That is EXACTLY what I am going to do. I have supported seminarians, helped put a roof on my parish church, put a bucket into Catholic Charities, and steward my parish above 5%. Then there are all sorts of incidental expenses here and there which I erase, expel, repel, and pay. Absolutely no more. I informed my Archbishop and my parish priest. Until they write to PF, demanding answers and asking for reversals of his unjust tinkering with doctrine and resultant confusion, until then I give nothing. My church does not consist of my bishop and my priest. It does consist of the sacraments, and those can be provided through itinerants clothed in sack-cloth and knocking on doors for a cup of water. To such as those I shall give of my munificence.

  5. “Pope Francis said Monday that to division and scandal the answer should be silence and prayer.”

    Seems to me that was the protocol for decades when dealing with the wayward clergy. How did that work out?

  6. Excuse me your Holiness, but we just want the TRUTH, we are already humiliated enough and don’t want to spread gossip …. FOR CRYING OUT LOUD!!!!! ENOUGH IS ENOUGH!!!!!

  7. Would that the Pope followed his own advice and remained silent when he spoke. Now is the time for speaking and he chooses silence.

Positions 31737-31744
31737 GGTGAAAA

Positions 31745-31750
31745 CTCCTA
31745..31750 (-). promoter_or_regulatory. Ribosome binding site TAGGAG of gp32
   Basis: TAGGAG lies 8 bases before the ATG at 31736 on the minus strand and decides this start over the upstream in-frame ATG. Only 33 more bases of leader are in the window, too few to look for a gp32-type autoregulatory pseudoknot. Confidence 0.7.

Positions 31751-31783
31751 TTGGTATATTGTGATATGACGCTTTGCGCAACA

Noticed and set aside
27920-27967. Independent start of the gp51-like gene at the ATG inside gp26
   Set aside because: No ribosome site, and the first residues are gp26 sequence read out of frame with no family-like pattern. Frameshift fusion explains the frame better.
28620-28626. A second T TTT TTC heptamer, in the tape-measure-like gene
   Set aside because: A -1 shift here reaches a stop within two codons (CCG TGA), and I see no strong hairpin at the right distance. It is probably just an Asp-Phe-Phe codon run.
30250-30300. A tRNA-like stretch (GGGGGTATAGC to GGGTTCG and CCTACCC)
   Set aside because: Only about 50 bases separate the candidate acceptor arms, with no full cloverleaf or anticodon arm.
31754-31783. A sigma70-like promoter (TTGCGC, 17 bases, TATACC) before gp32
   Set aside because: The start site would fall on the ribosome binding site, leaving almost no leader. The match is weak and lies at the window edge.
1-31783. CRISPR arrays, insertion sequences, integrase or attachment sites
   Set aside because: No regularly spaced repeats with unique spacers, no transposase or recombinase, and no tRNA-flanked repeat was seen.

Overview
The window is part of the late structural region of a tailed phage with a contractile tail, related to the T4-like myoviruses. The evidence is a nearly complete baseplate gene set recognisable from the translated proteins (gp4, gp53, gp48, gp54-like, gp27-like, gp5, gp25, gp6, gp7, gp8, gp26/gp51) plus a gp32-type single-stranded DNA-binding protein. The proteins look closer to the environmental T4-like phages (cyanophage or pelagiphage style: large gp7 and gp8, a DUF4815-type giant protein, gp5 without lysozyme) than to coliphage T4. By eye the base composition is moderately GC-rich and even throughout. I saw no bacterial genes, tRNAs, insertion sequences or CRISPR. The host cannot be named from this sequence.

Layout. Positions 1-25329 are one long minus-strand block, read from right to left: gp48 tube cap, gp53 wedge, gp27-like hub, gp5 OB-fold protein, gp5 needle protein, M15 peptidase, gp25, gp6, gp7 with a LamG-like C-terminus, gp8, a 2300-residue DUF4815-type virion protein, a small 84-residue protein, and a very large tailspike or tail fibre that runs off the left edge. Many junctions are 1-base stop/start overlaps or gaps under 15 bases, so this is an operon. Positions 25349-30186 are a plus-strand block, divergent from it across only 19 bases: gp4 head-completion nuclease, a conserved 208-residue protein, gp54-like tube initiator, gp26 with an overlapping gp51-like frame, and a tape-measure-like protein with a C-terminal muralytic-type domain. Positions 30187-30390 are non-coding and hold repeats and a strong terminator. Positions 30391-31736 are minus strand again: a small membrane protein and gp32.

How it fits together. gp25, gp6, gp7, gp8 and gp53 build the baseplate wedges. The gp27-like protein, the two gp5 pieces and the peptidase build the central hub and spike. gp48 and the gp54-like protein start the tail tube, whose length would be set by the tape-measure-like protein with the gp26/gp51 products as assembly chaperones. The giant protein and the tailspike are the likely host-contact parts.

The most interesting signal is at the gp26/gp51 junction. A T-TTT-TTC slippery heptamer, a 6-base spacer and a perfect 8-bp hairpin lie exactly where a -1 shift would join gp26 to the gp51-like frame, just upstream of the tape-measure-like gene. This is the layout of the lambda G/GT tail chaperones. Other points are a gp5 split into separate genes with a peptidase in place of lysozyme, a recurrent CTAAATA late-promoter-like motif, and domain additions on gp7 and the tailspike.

This tells us how upside down his idea of spirituality and right conduct is.

  8. Wherever pervs and coverups throb, the spirit (& tactics) of Marcial Maciel continues to animate them.
    Likely into the corners of eternity itself.

  9. So the Pope is comparing his silence to that of Christ???

    Does this confirm working as an anti-Christ? Christ spoke out against those who abused his sheep. Pope Francis sits in silence and protects those who abuse Christ’s sheep. Christ spoke plainly. Pope Francis speaks in ambiguities. Yet he compares his response with being Christlike? Please…not even close.

    I pray for your soul that you will have a conversion so your final judgement may be merciful.

  10. The Pope cannot compare himself to Jesus or Padre Pio on remaining silence as he is not subordonate to anybody who could inflict a penalty on him. It comes like Jesus being in the court and Pontius Pirate is not there to place any sentence on Him and Jesus stating what His sentence on himself will be. Secondly when somebody have true silence they do not accuse the one who is accusing them of wantingredients to commit scandal and decision. If Pope Francis said that people are trying to commit scandal then he should show the evidence, how they are trying to. He cannot have it both ways staying silence and hinting insults at the person